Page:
18 April 2018
18 April 2018

The future of database DevOps

Foundry is Redgate’s R&D division. Part of our remit is to look further into the future. We do that by keeping an eye on things that might indicate a change in what you need from our products (eg, a new problem), or a development in technology (eg, a better way of solving an existing problem). We want to develop a clearer understanding of the future of database DevOps.

In this post we’re reflecting our assessment of the status of DevOps for the database, giving you a behind-the-scenes look at how we’ve arrived at this assessment and setting out our direction.

We want this to be a conversation with you: maybe you’re interested in contributing your experience, perhaps you don’t agree with our assessment, or you could just be curious and want early access to anything new that we develop as a result. Whatever the reason, we’d like to talk to you, so sign up and help shape the future of database DevOps.

The database DevOps landscape

Database DevOps concerns are wide ranging. They affect you, your team and your entire organization.

Our research with domain experts and technology industry analysts set out to answer three questions:

  • What set of concerns does database DevOps cover?
  • What’s covered by Redgate’s product capabilities already?
  • What new technology could impact each of these concerns?

The outcome of this research gave us a ‘map’ of the database DevOps landscape:

The map of each DevOps concern (in black) revealed areas of interest based on capabilities that exist with Redgate’s current suite of products (in red), and technology that may prove useful in increasing capability (in blue).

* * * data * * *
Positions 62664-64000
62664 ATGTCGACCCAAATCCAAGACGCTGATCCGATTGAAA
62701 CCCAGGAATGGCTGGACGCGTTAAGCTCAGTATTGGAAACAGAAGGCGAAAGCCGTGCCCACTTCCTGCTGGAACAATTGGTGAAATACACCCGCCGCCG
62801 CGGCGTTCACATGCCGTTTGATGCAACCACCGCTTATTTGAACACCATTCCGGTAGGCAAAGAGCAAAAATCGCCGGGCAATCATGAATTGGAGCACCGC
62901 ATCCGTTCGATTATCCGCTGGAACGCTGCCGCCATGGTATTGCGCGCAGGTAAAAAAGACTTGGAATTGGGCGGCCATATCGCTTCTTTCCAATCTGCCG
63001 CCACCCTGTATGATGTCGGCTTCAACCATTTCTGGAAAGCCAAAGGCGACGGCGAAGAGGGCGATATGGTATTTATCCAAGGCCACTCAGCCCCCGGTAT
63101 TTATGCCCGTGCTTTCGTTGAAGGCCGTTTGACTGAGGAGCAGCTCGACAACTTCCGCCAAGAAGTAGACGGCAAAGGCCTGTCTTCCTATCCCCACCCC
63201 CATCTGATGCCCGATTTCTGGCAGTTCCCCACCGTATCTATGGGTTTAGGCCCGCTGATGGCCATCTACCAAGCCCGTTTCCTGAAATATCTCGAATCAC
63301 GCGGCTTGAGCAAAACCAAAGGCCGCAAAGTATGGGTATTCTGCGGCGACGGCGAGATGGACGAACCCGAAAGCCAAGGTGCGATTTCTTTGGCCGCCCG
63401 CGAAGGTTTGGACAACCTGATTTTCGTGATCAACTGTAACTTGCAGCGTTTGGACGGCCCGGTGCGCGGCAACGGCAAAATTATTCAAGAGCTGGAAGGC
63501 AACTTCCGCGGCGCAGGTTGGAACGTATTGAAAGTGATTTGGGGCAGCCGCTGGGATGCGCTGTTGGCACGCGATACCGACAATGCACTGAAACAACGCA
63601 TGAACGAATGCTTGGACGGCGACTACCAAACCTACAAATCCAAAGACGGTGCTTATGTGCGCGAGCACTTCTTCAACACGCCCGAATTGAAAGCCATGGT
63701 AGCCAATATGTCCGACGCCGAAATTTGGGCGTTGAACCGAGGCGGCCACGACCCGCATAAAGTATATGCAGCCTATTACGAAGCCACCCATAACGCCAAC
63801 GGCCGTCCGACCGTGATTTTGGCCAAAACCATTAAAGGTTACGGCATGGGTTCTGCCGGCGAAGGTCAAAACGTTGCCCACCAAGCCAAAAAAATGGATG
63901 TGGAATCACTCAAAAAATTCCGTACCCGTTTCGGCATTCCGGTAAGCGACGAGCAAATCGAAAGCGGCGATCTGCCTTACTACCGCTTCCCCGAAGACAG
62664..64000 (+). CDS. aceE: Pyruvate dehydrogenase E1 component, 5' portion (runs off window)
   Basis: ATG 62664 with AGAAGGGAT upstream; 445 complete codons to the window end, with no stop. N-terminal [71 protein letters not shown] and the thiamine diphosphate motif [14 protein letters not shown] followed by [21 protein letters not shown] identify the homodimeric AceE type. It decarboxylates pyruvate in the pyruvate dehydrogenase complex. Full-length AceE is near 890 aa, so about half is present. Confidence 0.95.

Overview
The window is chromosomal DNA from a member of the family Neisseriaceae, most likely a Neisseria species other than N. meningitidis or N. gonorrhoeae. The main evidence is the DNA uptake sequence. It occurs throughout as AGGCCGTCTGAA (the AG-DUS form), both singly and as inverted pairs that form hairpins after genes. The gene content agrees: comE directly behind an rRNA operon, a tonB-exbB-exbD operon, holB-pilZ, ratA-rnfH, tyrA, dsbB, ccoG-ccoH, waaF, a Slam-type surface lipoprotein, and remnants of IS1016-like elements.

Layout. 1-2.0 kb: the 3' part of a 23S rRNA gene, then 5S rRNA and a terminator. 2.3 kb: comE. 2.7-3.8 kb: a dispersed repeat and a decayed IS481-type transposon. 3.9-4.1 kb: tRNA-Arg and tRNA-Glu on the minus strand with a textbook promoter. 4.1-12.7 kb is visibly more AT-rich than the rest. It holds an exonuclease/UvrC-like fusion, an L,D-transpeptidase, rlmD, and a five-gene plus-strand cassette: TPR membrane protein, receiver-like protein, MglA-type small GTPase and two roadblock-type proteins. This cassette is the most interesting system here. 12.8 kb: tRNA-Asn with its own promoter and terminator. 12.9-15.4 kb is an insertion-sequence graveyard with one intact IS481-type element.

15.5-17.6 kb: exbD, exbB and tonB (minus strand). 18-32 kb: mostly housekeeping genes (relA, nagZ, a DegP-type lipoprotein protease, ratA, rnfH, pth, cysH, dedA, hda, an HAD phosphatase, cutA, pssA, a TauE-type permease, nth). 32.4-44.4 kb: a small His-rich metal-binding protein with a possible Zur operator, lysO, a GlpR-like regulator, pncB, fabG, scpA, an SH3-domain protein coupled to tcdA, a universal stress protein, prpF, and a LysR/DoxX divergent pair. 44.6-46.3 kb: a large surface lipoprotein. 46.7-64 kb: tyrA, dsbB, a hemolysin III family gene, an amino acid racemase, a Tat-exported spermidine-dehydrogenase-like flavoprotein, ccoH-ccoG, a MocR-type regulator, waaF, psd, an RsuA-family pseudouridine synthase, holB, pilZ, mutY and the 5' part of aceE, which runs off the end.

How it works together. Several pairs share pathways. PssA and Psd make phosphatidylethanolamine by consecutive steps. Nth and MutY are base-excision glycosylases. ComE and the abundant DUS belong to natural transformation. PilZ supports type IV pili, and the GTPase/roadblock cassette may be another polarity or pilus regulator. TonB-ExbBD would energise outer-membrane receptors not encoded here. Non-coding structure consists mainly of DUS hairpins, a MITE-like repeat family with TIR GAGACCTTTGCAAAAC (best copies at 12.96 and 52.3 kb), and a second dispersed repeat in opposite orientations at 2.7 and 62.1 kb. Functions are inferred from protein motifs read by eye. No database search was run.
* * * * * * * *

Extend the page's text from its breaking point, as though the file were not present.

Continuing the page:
We’ve made four observations that we think are interesting enough to pursue:

  • Testing is conspicuous through a relative absence of coverage.
  • Team collaboration is a recurring theme across multiple concerns.
  • Provisioning is a theme that occurs throughout dev and is impacted by containerization.
  • Rollback/forward is a concern that’s not well-supported with technology.

During our research, we became aware of three additional pieces of information regarding changes to the context in which teams are implementing database DevOps:

  • Database environments. The drive towards microservices means that applications backed by multiple databases separated by concern are becoming the norm.
  • Deployment frequency. Changes to production databases need to be made more often in order to keep up with the demand from the organization to get value to customers sooner.
  • Contributors. An increasing number of people within teams and organizations as a whole are contributing to database changes.

Database provisioning appears to be affected both by changes in technology (notably containers), and by changes in context (particularly frequency of need and complexity of environment). As a consequence, our continued research into the future of DevOps for the database will begin here.

The ability to provision a database environment is a core capability that’s required throughout the development lifecycle. We believe that the easier it is to create complex environments and manage their use, the less likely the database will be the blocker for achieving your organization’s ultimate outcome of delivering new value to your customers quicker.

We’re setting out to understand whether our belief is true and, if it is, what form a solution to these problems could take. We’re doing this in a project we’re code-naming Project Spawn.

Again, we want this to be a conversation with you, so get involved by signing up to the research project.

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